Here is a key to the error of the scribes and Pharisees. They confused the cause with the effect. The cause is the holiness, the sanctification, which God has already accomplished (which is primarily inner—a matter of the heart). The effect is separation of the priests from that which defiles, so as not to contaminate and defile that which God has sanctified. This explains why our Lord persisted, in His earthly teaching, to carefully distinguish between cause and effect. Salvation—making men clean—is our Lord’s work alone. Keeping ourselves pure is our duty (enabled by the Holy Spirit), so that we do not defile what God has cleansed. We ought to keep ourselves clean, but we can never make ourselves clean. We seek to stay clean (effect) because God has made us clean (cause). The priests should avoid defilement (effect) because God had already set them apart (cause)....
The point which is made here is that holiness is not contagious, it cannot be transmitted by contact with holy things. Defilement, however, is contagious, it can be transmitted by contact with what is unholy.
The scribes and Pharisees seemed to think that they “caught” holiness by their official duties, which put them in contact with “holy” things. Defilement can be caught, and thus God warned the priests about coming into contact with the unholy. Holiness, however, only comes from God. (emphasis mine)I don't know about you, but that was a huge eye opener for me! Fascinating.
Tomorrow's readings: Leviticus 23:1-25:23.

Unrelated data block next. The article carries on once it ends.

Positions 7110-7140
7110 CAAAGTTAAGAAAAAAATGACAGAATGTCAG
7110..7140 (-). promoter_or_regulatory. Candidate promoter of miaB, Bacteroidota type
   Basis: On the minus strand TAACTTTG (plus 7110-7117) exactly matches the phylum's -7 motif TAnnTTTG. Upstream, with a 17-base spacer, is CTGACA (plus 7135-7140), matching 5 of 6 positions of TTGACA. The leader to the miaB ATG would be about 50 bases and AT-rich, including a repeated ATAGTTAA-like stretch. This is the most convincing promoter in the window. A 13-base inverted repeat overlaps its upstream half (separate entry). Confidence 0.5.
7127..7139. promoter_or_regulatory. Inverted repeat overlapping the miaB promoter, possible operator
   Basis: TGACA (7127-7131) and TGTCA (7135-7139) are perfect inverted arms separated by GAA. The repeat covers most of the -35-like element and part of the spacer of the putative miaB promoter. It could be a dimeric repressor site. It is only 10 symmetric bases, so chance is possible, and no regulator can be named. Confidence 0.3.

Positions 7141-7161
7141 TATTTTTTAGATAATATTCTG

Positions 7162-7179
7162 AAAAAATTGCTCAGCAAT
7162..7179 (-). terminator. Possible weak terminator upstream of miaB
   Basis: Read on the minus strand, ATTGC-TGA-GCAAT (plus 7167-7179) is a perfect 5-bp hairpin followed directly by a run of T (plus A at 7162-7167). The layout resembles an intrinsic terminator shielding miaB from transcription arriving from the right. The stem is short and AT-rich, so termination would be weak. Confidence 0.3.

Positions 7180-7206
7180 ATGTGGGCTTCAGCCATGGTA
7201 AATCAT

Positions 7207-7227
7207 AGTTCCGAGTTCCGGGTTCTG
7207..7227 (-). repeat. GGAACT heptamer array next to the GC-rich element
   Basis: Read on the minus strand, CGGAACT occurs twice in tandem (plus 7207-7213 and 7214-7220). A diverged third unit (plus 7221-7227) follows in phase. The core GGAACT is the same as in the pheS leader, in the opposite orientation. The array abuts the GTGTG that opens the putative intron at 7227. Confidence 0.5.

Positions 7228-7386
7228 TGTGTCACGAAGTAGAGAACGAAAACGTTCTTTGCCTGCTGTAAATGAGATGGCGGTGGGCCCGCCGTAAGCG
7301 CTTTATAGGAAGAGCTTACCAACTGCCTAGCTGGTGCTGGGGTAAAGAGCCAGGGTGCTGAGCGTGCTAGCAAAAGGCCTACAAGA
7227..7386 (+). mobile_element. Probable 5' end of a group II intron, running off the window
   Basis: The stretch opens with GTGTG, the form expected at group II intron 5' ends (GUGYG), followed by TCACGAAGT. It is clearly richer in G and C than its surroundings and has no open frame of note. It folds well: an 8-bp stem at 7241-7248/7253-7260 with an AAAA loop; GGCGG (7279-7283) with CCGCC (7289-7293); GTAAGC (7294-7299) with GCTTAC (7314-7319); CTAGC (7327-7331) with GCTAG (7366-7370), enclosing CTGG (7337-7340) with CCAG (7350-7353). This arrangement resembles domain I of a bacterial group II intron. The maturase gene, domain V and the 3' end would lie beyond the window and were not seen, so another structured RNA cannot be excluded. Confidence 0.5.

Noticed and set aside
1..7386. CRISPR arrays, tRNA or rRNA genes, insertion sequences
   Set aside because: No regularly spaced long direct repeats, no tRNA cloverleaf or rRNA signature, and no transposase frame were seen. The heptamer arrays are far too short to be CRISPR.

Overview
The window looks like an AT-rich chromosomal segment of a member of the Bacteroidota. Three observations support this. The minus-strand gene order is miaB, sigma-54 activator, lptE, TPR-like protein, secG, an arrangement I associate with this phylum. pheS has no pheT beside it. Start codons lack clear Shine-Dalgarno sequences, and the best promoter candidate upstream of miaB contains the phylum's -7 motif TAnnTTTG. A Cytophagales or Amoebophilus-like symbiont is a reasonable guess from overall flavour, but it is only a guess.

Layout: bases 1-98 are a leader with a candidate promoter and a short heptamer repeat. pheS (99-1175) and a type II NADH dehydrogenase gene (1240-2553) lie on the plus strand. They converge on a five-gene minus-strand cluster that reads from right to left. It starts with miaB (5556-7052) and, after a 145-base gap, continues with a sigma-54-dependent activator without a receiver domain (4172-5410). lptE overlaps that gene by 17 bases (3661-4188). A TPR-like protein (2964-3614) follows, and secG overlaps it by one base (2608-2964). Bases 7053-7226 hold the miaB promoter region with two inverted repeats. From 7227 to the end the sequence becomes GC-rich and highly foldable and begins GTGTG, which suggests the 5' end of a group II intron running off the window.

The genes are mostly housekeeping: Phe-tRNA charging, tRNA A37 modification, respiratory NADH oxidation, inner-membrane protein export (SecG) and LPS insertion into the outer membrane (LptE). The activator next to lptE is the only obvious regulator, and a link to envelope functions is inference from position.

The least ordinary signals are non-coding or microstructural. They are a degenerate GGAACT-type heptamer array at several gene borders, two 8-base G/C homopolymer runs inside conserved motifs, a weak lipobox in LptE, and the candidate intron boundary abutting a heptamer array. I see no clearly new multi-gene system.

Monday, February 22, 2010
If you're interested in reading any commentaries on these passages, Chapter 17 is discussed in the Preciousness of Blood, Chapter 18 is discussed in The Obligation of Being Owned and The Boundaries of Godly Sexuality, and Chapter 19 is discussed in How to Spell "Holy".
I am going with the SOAP approach today.
Leviticus 19:32 Rise in the presence of the aged, show respect for the elderly and revere your God. I am the Lord.
The Lord commanded the Israelites to honour the elderly.
Our society does not place a lot of value on "unproductive" life. Life that is inconvenient or unproductive is considered unimportant. Abortion and euthanasia are the obvious results of this incredibly sinful worldview. Disrespect for the elderly is perhaps not quite as obvious, but it's certainly not hard to find. All life is created by God, God has made each individual in His image and that is what makes it valuable. The elderly have so much to teach us, if we will only take the time to listen. And quite frankly, we're all going to be old at some point (unless we die young). The Golden Rule applies here quite well - we need to treat the elderly the way we will want to be treated when we are the elderly.
Lord, I especially pray at this time that we would, as individuals, as communities, as a nation, begin to view the elderly with the respect that You expect from us. They are not useless, they have not passed their expiration date, they do not need to be treated with disrespect or worse, contempt. They have valuable wisdom gained from life experience to share with us. And they are worthy simply because You say they are worthy. They are worthy because You created them. They are worthy because You created them in Your image. Lord, thank you for the precious gift of life. Thank you that you have formed each one of us in our mother's wombs. Thank you for creating us in Your image. Lord, help us to see each individual - no matter their age, race, gender, social status, or any other label - as your image bearers. Help us to see each other through Your eyes of love. Give us the compassion and empathy we need to treat each other with the respect and love that is deserving to each and every person. Amen.